Iran announced this week that it is changing a key term of the Iran nuclear deal — and plans to make an even more dramatic change in 60 days if partners don’t ease conditions.
The partners — Europe chief among them — complained, loudly. But so did an ex-partner: the United States.
The Trump administration immediately retaliated, expanding sanctions on Iran after Tehran said it would fiddle with a deal that the Trump administration thinks should be null and void.
“Hey, this is binary. You’re either in compliance or you’re not,” Secretary of State Mike Pompeo said in Baghdad on Tuesday, a day before Iranian President Hassan Rouhani announced the change, and at the same time that the Trump administration was celebrating the one-year anniversary of pulling out of the deal. (Reports of Rouhani’s planned announcement had already emerged.)
Pompeo’s statements sound a little confusing to observers who have followed the Trump administration’s stance on the deal. Trump has called the agreement the “worst” deal ever.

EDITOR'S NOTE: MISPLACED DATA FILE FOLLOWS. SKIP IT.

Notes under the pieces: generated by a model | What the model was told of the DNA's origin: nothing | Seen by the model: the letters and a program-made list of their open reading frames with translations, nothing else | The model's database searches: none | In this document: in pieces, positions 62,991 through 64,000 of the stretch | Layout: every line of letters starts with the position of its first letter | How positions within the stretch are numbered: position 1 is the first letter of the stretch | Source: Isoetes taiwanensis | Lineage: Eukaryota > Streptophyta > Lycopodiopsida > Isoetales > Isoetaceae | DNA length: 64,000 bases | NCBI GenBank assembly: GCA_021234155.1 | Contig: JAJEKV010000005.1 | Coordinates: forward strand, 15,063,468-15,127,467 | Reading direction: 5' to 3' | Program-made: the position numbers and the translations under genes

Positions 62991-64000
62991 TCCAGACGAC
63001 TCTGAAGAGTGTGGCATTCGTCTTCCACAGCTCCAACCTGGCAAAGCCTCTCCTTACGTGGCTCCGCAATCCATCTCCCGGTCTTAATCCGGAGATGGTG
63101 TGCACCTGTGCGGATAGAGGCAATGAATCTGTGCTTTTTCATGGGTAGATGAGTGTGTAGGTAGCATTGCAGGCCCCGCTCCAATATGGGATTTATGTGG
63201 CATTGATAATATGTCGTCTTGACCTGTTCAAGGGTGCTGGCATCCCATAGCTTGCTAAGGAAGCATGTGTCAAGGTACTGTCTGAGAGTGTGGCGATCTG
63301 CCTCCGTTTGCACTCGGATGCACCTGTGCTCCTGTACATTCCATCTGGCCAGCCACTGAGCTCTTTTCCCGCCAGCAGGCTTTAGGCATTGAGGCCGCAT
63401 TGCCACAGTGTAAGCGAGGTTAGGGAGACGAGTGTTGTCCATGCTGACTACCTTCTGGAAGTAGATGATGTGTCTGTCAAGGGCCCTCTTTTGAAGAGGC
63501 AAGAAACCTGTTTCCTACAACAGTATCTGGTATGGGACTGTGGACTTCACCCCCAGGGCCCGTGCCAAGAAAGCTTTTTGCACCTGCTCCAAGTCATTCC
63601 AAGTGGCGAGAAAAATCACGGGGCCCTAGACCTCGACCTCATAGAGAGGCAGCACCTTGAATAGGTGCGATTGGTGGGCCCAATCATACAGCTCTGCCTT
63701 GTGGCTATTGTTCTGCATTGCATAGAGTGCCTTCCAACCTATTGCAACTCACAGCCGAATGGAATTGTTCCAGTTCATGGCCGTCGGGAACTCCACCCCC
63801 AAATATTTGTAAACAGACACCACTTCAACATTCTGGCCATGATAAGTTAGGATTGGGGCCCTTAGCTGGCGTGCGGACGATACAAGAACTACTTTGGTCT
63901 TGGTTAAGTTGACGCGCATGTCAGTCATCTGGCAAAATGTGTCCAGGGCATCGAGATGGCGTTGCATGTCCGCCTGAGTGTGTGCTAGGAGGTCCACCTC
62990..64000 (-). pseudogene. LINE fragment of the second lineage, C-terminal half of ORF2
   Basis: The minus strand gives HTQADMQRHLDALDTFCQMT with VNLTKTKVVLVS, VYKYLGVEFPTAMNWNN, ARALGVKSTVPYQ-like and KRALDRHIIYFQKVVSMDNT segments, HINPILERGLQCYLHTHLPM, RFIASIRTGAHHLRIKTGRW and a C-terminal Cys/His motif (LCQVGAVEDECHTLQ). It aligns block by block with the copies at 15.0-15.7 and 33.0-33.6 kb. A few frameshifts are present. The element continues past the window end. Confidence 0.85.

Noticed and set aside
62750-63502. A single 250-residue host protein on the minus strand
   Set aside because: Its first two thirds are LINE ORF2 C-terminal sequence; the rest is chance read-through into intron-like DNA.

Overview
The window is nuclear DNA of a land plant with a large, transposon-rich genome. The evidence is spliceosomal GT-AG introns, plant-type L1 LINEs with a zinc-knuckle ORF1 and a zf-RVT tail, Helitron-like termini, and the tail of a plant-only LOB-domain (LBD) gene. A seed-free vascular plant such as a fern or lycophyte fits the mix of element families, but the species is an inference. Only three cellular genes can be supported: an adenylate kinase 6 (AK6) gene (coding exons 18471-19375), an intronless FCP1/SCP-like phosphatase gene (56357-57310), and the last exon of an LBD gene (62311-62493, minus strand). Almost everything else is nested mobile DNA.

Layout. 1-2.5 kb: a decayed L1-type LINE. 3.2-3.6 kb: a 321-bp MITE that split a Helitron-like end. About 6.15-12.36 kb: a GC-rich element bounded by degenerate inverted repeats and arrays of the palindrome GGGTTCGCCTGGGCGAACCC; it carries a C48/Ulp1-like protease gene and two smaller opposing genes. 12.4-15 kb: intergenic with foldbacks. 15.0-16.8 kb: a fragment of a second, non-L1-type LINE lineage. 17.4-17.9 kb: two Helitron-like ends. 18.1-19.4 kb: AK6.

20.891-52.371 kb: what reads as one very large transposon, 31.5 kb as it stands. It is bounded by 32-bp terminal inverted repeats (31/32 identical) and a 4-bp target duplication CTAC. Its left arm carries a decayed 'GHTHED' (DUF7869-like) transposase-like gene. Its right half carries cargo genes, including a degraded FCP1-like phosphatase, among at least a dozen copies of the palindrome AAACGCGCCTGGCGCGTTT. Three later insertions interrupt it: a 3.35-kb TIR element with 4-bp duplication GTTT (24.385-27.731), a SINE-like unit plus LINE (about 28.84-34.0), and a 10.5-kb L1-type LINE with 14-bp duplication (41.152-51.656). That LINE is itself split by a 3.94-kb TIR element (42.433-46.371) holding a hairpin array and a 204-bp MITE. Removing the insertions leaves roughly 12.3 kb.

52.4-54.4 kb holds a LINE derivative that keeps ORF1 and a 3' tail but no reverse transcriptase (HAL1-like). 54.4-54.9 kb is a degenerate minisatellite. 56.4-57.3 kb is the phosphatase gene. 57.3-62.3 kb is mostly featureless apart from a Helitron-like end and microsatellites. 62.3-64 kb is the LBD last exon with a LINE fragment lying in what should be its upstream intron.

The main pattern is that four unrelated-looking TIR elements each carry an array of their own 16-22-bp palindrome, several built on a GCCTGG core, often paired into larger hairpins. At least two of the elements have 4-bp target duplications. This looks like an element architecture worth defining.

So what’s going on?
The answer is that the Trump administration sees Iran’s behavior as another instance of why it pulled the U.S. out of the deal in the first place: the Iranian regime is not trustworthy.
“Cheating just a little bit is still cheating. And in the context of Iran’s nuclear commitments, it will not be tolerated,” Brian Hook, the State Department’s special representative for Iran, said Wednesday at the Center for Strategic and International Studies. “If the clerics in Tehran choose, as the Iranian people are demanding, to play by the rules, respect the sovereignty of their neighbors, and abide by international obligations and commitments, the United States will be ready and willing to engage.”
What Iran is planning: Under the 2015 deal, Iran was permitted to enrich uranium for peaceful medical research purposes but was required to sell its surplus. Iran is now immediately keeping its surplus low-enriched uranium, which it had sold overseas.